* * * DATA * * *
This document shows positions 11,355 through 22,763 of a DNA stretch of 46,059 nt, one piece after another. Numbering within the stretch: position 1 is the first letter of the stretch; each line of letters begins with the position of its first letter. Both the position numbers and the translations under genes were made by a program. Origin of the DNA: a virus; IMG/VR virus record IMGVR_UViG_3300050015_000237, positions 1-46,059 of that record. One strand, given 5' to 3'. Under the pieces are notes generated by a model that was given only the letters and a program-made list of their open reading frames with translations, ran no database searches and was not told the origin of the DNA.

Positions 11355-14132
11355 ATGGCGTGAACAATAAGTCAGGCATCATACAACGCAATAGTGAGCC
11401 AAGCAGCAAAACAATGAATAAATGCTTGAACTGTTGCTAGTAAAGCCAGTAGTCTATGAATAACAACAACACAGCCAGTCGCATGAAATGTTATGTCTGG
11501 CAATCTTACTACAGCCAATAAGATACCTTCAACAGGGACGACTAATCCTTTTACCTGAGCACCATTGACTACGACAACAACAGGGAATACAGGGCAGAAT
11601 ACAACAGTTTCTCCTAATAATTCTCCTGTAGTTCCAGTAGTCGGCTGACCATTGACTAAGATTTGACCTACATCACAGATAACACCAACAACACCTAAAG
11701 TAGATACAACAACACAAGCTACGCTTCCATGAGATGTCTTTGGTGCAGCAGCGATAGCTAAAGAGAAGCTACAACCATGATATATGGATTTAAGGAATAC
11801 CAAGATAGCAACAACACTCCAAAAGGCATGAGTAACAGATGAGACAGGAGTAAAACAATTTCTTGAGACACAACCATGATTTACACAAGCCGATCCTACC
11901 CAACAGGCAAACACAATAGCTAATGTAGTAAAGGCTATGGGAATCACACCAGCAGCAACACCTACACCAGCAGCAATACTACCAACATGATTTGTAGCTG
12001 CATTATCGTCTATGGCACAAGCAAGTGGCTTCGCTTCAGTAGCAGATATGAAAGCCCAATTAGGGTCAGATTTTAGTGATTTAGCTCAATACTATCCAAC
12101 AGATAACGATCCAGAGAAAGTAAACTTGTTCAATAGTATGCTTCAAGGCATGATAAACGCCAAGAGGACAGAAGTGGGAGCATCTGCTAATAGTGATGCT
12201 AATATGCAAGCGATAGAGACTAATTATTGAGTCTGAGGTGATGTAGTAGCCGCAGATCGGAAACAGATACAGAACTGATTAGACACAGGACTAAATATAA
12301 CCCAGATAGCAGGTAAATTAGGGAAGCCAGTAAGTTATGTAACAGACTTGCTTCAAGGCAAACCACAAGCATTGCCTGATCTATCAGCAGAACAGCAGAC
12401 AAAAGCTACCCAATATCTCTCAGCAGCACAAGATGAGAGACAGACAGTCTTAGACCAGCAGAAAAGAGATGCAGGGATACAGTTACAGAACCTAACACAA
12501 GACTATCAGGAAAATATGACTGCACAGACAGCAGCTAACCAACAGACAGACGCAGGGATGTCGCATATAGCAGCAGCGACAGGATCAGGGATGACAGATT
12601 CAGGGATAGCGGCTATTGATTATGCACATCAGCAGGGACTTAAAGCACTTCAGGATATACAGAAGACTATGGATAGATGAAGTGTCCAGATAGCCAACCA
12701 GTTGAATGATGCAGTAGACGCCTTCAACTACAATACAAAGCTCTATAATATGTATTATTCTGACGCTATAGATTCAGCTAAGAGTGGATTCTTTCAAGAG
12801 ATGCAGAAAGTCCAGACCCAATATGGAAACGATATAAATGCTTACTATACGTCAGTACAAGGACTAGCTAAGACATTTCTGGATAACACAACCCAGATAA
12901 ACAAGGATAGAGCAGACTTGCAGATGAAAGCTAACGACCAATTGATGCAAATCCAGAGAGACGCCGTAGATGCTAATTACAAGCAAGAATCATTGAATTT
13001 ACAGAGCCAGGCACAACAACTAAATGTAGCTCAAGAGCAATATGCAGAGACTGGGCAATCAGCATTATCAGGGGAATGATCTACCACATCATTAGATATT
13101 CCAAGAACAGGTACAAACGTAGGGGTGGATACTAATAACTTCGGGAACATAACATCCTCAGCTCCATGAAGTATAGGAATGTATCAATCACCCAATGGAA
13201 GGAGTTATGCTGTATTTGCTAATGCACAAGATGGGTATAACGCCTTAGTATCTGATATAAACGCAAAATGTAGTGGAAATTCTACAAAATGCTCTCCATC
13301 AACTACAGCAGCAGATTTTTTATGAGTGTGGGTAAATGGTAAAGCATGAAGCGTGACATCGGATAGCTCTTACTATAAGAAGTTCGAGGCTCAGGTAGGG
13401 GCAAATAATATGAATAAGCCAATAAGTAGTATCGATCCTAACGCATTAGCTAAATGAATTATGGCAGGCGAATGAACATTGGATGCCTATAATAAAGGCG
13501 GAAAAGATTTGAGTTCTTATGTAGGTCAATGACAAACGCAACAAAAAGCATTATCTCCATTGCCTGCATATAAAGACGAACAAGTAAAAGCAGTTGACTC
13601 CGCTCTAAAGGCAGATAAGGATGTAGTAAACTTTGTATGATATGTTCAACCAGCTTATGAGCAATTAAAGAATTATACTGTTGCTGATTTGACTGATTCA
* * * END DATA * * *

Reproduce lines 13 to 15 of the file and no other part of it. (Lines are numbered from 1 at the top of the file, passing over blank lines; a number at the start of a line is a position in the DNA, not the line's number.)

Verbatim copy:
12301 CCCAGATAGCAGGTAAATTAGGGAAGCCAGTAAGTTATGTAACAGACTTGCTTCAAGGCAAACCACAAGCATTGCCTGATCTATCAGCAGAACAGCAGAC
12401 AAAAGCTACCCAATATCTCTCAGCAGCACAAGATGAGAGACAGACAGTCTTAGACCAGCAGAAAAGAGATGCAGGGATACAGTTACAGAACCTAACACAA
12501 GACTATCAGGAAAATATGACTGCACAGACAGCAGCTAACCAACAGACAGACGCAGGGATGTCGCATATAGCAGCAGCGACAGGATCAGGGATGACAGATT